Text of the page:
For as long as I’ve been drawn to the outdoors, I’ve been obsessed with gear bags and boxes. Likely, it’s a natural evolution of an obsession with gear that most all outdoor recreators come to share. You invest in and depend on specific tools to get the job done, and so you need them organized and protected from damage.
My assortment of gear is as rich and varied as the pursuits available to me in the Appalachian Mountains of southwest Virginia. Over the course of a year, my truck and boat carry gear to outfit me for four fishable seasons that play out in a variety of arenas, from high mountain trout streams and tight, hard-to-access (but floatable) rivers, to major blueways pocked with class III and IV whitewater. They need to carry the essentials—flies, leaders, leader material, reels and spare spools, rods, terminal tackle, nets, waders, boots, anchors, and tow straps—as well as the other items that go into a productive, safe, and enjoyable day on the water.
Largely, a boat box, hip pack, boat bag, and reel bag keep the former items compartmentalized nicely by species and method, but it’s those other items—like propane tanks, cooking utensils, sunscreen, chemical hand warmers, electrolyte tablets, headlamps, gloves, insect repellent, GPSs, ropes, pulleys, backup sunglasses, etc.—that come to litter the dark corners of the truck (and my memory), as they bounce around, serving a variety of seasons and uses. They don’t have a place, though for a few weeks or months, the bottom of a beat up milk crate or the space beneath the passenger seat may act as such.
Enter YETI’s LoadOut GoBox. I first got my hands on this offering from YETI last summer as I was transitioning into a fast-paced existence on the river. It at first seemed to be a reliable storage option for those aforementioned other items—an organizational tool that could migrate from the house to the truck and boat while performing its intended function. But after a year of having it in my arsenal of gear bags and boxes, I am continually discovering new uses for it. Here’s why.
The GoBox is deceptively voluminous at 30 liters. A removable plastic divider splits the main, large-item cargo space, which is large enough to hold 10 Plano 3600 boxes, in half. A removable caddy, featuring three deep compartments, comes standard, and three large, removable zippered pockets line the lid to keep smaller items, like lines, maps, papers, leaders, etc., in check. This assemblage of storage solutions has proven to strike the perfect balance between minimalism and options, and is surprisingly great at keeping things organized. There is generally a place for everything, and no dozen, odd-sized pockets that will never be used.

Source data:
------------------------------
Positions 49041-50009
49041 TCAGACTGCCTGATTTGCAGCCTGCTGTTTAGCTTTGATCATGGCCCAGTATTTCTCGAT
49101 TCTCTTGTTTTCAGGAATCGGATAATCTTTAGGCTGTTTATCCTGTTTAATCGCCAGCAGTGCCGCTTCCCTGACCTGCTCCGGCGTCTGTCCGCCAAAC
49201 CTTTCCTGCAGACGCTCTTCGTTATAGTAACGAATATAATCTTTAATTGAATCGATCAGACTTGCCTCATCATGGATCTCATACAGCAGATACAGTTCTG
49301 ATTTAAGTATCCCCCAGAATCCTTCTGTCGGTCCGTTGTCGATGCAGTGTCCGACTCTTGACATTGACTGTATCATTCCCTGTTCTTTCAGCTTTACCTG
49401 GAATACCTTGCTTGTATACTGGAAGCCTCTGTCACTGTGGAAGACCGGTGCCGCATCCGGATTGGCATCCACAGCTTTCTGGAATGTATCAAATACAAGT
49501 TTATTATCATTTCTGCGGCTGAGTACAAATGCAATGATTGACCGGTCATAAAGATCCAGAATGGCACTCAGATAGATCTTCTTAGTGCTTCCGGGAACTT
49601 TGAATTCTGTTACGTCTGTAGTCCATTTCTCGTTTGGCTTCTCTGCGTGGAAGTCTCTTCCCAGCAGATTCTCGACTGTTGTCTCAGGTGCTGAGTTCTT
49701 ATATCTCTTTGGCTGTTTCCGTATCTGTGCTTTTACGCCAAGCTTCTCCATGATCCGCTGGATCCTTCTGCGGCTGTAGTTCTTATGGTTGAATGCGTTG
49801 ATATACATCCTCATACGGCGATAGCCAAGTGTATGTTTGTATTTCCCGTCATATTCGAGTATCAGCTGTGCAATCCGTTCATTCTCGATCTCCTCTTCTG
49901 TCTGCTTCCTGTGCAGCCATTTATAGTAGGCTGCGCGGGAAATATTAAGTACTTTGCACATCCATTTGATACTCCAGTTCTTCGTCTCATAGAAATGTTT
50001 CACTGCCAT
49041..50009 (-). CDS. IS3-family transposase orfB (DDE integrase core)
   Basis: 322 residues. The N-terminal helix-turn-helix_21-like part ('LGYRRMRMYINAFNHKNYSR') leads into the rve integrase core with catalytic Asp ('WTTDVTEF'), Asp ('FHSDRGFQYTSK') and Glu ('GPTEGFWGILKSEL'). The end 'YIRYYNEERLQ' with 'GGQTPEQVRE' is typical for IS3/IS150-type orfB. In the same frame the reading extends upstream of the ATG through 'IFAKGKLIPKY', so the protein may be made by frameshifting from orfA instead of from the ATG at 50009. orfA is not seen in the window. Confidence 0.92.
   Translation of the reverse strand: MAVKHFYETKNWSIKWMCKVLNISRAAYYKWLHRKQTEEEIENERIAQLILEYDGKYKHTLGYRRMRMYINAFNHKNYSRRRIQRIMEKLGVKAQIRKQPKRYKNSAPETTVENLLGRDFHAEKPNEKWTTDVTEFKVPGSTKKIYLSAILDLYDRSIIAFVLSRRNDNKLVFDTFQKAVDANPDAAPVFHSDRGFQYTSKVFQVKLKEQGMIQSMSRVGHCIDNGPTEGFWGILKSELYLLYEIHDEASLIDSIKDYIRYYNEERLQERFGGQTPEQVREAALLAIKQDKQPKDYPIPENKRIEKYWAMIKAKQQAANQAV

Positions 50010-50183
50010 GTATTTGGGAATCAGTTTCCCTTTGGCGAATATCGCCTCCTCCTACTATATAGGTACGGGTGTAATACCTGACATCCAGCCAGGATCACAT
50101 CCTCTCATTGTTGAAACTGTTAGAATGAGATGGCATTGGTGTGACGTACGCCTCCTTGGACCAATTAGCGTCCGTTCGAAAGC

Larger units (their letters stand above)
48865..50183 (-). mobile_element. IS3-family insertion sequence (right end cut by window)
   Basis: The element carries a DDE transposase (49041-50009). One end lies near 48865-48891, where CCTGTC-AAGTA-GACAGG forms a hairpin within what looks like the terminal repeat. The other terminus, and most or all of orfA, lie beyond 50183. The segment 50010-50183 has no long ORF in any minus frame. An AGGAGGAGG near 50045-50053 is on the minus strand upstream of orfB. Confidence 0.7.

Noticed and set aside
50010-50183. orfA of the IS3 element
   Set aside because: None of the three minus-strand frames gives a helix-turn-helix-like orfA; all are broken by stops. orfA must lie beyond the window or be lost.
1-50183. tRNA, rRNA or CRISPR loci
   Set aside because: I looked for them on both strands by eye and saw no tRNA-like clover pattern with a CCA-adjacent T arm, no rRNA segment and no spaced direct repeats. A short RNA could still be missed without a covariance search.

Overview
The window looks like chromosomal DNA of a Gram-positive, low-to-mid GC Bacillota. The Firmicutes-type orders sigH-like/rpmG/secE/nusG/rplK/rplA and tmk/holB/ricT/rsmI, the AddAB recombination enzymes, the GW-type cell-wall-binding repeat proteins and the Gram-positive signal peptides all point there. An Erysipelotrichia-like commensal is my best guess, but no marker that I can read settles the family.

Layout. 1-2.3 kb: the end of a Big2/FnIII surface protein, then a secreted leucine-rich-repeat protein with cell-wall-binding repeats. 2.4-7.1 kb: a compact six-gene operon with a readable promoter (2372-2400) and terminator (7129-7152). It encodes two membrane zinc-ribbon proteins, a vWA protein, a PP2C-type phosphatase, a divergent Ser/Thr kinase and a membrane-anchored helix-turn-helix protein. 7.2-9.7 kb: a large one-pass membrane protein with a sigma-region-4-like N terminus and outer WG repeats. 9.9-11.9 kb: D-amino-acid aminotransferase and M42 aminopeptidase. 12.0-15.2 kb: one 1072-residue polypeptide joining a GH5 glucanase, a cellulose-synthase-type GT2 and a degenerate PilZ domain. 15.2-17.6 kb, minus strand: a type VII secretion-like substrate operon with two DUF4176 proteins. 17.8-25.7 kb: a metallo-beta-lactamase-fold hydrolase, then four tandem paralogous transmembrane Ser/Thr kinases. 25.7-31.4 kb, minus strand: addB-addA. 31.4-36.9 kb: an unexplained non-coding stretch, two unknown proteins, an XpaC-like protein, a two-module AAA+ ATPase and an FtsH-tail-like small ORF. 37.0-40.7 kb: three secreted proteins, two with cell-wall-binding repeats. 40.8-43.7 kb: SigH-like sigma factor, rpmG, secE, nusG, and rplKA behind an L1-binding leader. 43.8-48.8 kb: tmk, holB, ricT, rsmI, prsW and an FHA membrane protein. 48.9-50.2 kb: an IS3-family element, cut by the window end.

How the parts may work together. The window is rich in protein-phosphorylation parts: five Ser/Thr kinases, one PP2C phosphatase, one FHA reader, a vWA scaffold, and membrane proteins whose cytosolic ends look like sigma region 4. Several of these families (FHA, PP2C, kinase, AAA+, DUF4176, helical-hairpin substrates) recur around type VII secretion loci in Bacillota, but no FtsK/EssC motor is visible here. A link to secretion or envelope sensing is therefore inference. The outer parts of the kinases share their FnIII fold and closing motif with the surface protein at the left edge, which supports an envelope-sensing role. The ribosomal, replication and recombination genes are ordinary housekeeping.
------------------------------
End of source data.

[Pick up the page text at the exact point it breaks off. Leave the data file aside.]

Depending on what role a gear bag or box plays, waterproofing may or may not be necessary, but it’s never a negative. The GoBox features a rubber gasket around the inside of the lid that makes it 100% waterproof, even when submerged for a period of time. So, if you’re using it as a dry box in your boat, or as a tote for expensive camera gear, it’s got you covered. What’s more, should you somehow lose the box overboard, it’s incredibly buoyant, and stays afloat even when weighed down by 50 pounds of cargo (I tried it at the boat ramp with a 30-lb. anchor and several river rocks).
The more time I spend outdoors, and the more I come to rely on the ability of my gear to stand up to the day-to-day (and my sometimes absent-minded abuse), the less I’m willing to sacrifice on durability. True to YETI’s proven form, the GoBox is incredibly well-built and sturdy.